“If you have come here to help me, you are wasting your time. But if you have come because your liberation is bound up with mine, then let us work together.”
Posts tagged activism
The Open Philanthropy Project’s mission is to give as effectively as we can and share our findings openly so that anyone can build on our work. Through research and grantmaking, we hope to learn how to make philanthropy go especially far in terms of improving lives.
A reading list created by a group of Black, Brown, Indigenous, Muslim, and Jewish people who are writers, organizers, teachers, anti-fascists, anti-capitalists, and radicals.
qaul.net implements a redundant, open communication principle, in which wireless-enabled computers and mobile devices can directly form a spontaneous network. Text messaging, file sharing and voice calls are possible independent of internet and cellular networks. Qaul.net can spread like a virus, and an Open Source Community can modify it freely. In a time of communication blackouts in places like Egypt, Burma, and Tibet, and given the large power outages often caused by natural disasters, qaul.net has taken on the challenge of critically examining existing communication pathways while simultaneously exploring new horizons.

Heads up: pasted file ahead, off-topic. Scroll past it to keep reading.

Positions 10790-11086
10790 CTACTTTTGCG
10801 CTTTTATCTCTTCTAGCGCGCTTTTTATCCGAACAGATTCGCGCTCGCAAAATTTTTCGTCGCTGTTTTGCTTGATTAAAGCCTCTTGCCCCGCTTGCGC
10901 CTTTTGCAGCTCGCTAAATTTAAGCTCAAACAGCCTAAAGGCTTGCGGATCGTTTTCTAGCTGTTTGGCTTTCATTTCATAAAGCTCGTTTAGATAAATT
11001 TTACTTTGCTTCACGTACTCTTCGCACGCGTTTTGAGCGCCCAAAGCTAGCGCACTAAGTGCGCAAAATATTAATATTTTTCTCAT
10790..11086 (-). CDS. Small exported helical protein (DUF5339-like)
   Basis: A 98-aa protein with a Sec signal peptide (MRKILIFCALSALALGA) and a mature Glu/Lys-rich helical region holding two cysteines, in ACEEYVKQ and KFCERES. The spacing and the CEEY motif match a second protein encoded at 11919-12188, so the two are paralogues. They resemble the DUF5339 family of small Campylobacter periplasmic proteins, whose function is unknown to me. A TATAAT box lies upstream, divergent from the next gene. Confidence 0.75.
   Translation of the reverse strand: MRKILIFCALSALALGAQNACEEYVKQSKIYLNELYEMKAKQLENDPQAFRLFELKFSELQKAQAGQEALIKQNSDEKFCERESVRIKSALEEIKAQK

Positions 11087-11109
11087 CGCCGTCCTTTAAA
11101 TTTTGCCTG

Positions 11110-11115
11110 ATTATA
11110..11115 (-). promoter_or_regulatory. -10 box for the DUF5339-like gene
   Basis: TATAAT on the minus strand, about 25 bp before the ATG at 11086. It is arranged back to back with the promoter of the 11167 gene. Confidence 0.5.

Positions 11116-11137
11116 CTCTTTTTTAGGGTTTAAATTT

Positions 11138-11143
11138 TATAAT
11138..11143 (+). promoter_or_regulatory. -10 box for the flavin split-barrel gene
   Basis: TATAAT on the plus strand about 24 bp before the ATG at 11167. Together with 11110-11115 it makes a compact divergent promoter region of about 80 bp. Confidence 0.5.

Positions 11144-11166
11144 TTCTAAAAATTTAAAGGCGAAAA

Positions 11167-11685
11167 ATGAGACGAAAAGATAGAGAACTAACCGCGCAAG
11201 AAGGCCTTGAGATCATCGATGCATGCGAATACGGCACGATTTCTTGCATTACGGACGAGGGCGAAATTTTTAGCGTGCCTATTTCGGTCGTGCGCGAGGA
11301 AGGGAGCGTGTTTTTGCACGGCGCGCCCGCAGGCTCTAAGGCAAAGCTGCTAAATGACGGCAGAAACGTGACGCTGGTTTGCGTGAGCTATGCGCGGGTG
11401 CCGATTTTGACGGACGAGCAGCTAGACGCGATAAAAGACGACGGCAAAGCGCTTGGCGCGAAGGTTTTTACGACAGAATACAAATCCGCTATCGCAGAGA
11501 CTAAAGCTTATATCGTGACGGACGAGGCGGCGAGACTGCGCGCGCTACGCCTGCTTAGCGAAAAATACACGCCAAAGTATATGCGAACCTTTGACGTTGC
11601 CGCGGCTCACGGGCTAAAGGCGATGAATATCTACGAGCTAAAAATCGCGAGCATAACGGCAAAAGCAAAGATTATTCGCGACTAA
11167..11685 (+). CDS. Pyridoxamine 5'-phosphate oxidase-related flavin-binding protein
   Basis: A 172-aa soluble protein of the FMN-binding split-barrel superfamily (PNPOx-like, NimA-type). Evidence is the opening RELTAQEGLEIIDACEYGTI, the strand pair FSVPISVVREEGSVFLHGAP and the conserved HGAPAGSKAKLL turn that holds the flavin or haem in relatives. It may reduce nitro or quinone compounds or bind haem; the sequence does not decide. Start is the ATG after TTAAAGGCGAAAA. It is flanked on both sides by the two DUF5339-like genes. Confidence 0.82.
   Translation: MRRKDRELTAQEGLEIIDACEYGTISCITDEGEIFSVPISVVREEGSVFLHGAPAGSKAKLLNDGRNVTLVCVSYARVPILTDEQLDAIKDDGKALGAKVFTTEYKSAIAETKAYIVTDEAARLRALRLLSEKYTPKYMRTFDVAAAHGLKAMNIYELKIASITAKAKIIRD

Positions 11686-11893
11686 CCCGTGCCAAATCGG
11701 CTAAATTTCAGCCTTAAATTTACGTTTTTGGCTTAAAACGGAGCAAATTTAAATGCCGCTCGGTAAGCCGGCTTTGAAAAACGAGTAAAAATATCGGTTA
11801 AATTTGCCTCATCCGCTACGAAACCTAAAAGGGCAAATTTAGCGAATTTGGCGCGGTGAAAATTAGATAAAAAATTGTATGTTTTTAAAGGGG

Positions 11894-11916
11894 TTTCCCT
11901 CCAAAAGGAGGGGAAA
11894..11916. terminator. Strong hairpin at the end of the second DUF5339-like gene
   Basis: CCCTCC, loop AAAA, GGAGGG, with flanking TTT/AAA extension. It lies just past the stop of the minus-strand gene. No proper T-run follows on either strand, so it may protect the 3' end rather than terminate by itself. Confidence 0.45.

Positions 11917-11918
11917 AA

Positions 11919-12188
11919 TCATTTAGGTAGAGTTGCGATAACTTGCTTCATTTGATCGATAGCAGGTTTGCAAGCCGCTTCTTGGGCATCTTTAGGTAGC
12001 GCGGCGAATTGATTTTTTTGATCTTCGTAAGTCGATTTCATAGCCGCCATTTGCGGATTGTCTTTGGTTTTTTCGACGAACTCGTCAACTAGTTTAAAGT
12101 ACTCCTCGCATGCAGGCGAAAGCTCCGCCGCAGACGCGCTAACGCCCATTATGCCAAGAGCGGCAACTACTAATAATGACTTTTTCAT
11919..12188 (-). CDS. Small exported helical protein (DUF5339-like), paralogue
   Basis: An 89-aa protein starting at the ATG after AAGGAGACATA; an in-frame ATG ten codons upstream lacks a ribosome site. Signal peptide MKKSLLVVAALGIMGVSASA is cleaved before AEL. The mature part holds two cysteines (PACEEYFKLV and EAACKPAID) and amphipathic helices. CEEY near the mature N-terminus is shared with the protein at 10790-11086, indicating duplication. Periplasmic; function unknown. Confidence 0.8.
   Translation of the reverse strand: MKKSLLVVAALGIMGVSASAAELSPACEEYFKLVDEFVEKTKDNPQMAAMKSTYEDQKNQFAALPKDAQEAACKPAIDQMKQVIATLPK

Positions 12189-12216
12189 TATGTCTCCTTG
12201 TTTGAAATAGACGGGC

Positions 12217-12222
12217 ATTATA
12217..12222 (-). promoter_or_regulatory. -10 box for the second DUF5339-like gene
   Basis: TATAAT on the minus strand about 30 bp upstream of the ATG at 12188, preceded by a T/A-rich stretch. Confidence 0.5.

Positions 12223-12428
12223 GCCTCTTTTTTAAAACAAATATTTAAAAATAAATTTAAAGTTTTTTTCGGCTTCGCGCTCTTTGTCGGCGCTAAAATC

For correspondents who report from conflict zones or on underground activism in repressive regimes, the risks are extremely high. Recently, two excellent investigative series—by The Wall Street Journal and Bloomberg News—and the release of a large trove of surveillance industry documents by Wikileaks dubbed “The Spy files,” provided a glimpse of just how sophisticated off-the-shelf monitoring technologies have become. Western companies have sold mass Web and e-mail surveillance technology to Libya and Syria, for instance, and in Egypt, activists found specialized software that allowed the government to listen in to Skype conversations. In Bahrain, meanwhile, technology sold by Nokia Siemens allowed the government to monitor cell-phone conversations and text messages.